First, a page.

Call for views launched on smoking prohibition bill

A call for views on legislation which will create a new criminal offence for adults who smoke in a motor vehicle in the presence of a child has been launched by Holyrood’s health and sport committee.

The Smoking Prohibition (Children in Motor Vehicles) (Scotland) Bill aims to protect children from second hand smoke and has been introduced by Jim Hume MSP.

Within the bill, Police Scotland would be responsible for enforcing the legislation. Alleged offences would be subject to trial under summary procedure with a maximum fine of level 3 on the standard scale (currently £1,000).

Police officers would also have the option of issuing a fixed penalty notice as an alternative to prosecution.

Deputy convener of the committee, Bob Doris MSP said: “It is clear that the aim of the legislation is to ensure that children grow up in a smoke-free environment but it is the job of this committee to scrutinise the detail behind the proposed legislation.

“Our committee looks forward to hearing from individuals who may be affected, organisations that will be impacted upon and interested stakeholder groups on the likely effectiveness of this bill if it was passed.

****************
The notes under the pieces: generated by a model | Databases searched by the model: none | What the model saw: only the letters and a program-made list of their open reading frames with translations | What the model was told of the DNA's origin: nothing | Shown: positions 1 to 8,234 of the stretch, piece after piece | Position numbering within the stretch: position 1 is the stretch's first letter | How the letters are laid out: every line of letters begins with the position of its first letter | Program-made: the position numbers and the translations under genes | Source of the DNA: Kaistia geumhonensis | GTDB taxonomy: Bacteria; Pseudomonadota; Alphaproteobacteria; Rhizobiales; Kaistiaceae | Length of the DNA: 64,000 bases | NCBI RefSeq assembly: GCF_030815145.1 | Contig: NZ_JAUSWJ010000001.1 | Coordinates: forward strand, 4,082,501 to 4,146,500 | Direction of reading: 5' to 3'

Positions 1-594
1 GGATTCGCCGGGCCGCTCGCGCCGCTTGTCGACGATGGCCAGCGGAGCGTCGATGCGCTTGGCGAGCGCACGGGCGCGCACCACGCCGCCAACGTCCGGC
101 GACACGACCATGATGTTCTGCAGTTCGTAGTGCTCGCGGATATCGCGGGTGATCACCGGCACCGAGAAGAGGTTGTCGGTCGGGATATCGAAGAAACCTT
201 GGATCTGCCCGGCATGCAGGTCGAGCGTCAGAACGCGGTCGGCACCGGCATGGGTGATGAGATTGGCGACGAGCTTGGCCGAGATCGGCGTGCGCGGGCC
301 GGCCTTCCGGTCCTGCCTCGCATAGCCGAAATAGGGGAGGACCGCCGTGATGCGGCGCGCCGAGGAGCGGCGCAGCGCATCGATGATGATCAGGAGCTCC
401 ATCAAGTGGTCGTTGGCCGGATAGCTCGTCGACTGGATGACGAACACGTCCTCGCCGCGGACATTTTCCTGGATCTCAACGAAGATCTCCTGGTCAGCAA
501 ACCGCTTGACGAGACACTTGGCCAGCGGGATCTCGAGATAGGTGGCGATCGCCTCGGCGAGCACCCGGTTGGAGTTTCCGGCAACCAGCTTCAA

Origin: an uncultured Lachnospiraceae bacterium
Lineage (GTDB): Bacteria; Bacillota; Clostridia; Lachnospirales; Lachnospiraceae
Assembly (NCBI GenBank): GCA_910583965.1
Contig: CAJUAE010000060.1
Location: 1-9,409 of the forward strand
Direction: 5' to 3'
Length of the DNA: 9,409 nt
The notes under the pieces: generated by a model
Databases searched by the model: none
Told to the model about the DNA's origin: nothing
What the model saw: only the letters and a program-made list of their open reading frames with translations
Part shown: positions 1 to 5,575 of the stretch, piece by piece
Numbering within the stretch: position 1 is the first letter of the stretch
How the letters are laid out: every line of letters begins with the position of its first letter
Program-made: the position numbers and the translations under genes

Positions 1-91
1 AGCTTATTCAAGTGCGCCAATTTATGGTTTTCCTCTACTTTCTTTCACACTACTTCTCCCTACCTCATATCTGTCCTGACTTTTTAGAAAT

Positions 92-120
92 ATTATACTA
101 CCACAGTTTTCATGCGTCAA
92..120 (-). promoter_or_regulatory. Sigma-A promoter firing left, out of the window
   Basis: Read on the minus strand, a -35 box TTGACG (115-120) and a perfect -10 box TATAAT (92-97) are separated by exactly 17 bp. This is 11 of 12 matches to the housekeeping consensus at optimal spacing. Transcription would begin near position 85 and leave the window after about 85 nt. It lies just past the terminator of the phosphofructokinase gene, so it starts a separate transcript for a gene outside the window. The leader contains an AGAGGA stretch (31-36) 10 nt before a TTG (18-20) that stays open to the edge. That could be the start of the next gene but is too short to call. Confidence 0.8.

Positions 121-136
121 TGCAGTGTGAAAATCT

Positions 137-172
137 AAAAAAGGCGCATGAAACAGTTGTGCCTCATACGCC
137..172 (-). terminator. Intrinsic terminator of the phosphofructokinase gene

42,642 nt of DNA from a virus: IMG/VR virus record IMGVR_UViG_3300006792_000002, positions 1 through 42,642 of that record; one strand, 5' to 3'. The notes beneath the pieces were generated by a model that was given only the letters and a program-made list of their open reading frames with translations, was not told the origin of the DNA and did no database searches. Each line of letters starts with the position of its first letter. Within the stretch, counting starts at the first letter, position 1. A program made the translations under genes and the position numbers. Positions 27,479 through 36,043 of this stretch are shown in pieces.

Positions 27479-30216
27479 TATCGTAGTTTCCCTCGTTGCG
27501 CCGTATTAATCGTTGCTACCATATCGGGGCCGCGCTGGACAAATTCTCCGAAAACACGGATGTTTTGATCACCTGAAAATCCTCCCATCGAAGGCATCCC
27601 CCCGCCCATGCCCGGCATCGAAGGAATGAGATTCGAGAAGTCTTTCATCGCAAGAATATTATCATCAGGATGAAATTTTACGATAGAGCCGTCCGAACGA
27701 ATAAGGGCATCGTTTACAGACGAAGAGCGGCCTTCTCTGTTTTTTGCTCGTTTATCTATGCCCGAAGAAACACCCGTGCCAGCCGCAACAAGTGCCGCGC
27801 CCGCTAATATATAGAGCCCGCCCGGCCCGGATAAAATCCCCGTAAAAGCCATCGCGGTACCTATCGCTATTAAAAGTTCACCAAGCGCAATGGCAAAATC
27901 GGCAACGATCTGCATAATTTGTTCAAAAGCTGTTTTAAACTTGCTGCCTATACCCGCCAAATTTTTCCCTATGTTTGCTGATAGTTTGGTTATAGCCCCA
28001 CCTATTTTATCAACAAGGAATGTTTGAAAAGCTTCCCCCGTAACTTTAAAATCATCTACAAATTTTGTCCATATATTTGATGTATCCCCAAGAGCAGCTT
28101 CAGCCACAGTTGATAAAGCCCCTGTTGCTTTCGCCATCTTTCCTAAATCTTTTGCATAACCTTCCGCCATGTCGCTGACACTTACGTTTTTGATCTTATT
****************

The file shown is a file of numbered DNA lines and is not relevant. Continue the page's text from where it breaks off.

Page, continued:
“This will enable the committee to consider the wider implications of this proposed legislation, including how to best enforce the provisions contained in the bill.”

The committee is asking for views on the following:

Do you support the bill? Please provide reasons for your position.

Do you think the bill (if enacted) would achieve its aim of protecting children from the effects of second-hand smoke and their health?

Is there anything in the bill you would change?

Who do you think should have responsibility for enforcing the proposed legislation and why?

What type of vehicles do you think should be exempt from the legislation and why?

What is your view on the Bill’s provision for a defence that the person smoking could not have reasonably know that the other occupants of the vehicle were under 18?

The committee’s call for views is open until 27 May.

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